Here are the main events that occurred in Politics this week:
1. CDC: Omicron Cornavirus Variant Less Severe Compared To Earlier Variants
Federal health officials reported on January 25 that the Omicron COVID variant caused less severe illness in hospitalized patients than earlier virus lineages, even though its explosive transmissibility has caused far more infections and led to more than 2,200 deaths a day on average, one of the highest tolls since early last year. Researchers at the Centers for Disease Control and Prevention said that people hospitalized with the omicron variant had shorter stays and less frequent admission to intensive care compared with those hospitalized with other coronavirus variants.
2. Atlanta Prosecutor Begins Investigation Into Former President Donald Trump’s Election Interference Efforts
The Atlanta area prosecutor weighing whether former President Donald Trump and others committed crimes by trying to pressure Georgia election officials has been granted a special purpose grand jury to aid in her investigation. Fulton County Superior Court judges on January 24 approved the request made last week by Fulton County District Attorney Fani Willis and said she will be allowed to seat a special grand jury on May 2, the Atlanta Journal-Constitution reported. The special grand jury can continue for a period “not to exceed 12 months,” Christopher Brasher, chief judge of Fulton County Superior Court, wrote in an order. “The special purpose grand jury shall be authorized to investigate any and all facts and circumstances relating directly or indirectly to alleged violations of the laws of the State of Georgia, as set forth in the request of the District Attorney referenced hereinabove,” he added. “The special purpose grand jury … may make recommendations concerning criminal prosecution as it shall see fit.”
3. Supreme Court Clears Way For Release Of Trump Presidential Records To January 6 House Select Committee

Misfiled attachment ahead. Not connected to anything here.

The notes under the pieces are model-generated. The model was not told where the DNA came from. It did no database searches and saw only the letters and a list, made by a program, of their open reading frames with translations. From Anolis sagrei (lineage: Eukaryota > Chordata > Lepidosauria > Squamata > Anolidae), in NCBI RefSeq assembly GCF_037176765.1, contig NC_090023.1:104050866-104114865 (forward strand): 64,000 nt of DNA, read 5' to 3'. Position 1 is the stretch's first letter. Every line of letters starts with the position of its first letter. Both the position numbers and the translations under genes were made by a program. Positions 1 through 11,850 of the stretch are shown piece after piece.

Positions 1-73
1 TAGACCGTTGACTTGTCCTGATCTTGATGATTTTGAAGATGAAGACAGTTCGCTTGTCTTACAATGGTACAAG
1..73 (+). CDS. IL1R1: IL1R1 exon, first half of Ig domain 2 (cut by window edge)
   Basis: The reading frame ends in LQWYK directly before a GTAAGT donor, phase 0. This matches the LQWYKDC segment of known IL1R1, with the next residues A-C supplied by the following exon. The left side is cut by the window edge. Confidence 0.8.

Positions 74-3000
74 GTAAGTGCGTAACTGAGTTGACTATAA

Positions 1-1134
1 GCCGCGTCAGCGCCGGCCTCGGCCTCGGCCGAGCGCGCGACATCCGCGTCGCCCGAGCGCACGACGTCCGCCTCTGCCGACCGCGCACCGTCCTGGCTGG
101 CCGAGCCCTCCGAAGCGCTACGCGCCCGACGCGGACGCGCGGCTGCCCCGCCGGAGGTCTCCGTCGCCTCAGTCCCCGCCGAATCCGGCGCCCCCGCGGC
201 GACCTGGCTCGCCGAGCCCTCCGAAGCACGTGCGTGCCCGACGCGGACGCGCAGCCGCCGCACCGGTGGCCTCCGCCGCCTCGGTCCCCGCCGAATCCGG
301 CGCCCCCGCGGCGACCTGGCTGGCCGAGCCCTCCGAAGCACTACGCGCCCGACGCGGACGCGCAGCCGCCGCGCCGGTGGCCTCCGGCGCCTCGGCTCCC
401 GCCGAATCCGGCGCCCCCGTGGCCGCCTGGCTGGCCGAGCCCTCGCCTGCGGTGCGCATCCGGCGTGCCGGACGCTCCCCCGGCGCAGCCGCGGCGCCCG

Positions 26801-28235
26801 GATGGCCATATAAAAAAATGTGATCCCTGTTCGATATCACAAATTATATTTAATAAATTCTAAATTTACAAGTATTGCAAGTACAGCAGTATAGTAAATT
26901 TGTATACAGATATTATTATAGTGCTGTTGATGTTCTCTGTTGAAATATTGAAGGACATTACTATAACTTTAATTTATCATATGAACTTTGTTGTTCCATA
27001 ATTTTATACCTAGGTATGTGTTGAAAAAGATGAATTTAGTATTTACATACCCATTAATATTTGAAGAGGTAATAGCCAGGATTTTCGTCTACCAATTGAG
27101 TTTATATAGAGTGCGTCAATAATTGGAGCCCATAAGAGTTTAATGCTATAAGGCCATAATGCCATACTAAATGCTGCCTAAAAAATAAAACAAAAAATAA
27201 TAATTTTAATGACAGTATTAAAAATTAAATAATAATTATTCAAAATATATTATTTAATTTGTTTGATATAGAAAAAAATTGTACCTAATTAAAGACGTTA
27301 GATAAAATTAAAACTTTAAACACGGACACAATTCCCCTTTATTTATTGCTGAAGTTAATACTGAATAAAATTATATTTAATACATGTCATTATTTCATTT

The Supreme Court cleared the way on January 26 for the release of presidential records from the Trump White House to a congressional committee investigating the January 6, 2021, attack on the US Capitol. The court’s order means that more than 700 documents will be transferred to Congress that could shed light on the events leading up to the insurrection when hundreds of rioters converged on the Capitol attempting to stop certification of the 2020 presidential election results. Only Justice Clarence Thomas said publicly that he would have granted former President Donald Trump’s request to block the document handover from the National Archives to the House select committee. No other justices made an objection public. The Biden White House supports releasing the records to the committee, after determining the disclosure is in the nation’s best interest and declining to assert executive privilege.
4. President Joe Biden Discusses First Year Record, Agenda For 2022 In First News Conference In 10 Months
President Joe Biden escalated his partisan rhetoric on January 19 during his first news conference in 10 months, laying the blame for his stalled agenda at the feet of Republicans and suggesting on the eve of his first anniversary that he has been surprised by their intransigence. “I honest to God don’t know what they’re for,” Biden said at one point during his nearly two-hour exchange with reporters. “What is their agenda?” He said the Republican Party is thoroughly cowed by former president Donald Trump. “Did you ever think that one man out of office could intimidate an entire party where they’re unwilling to take any vote?” Biden asked.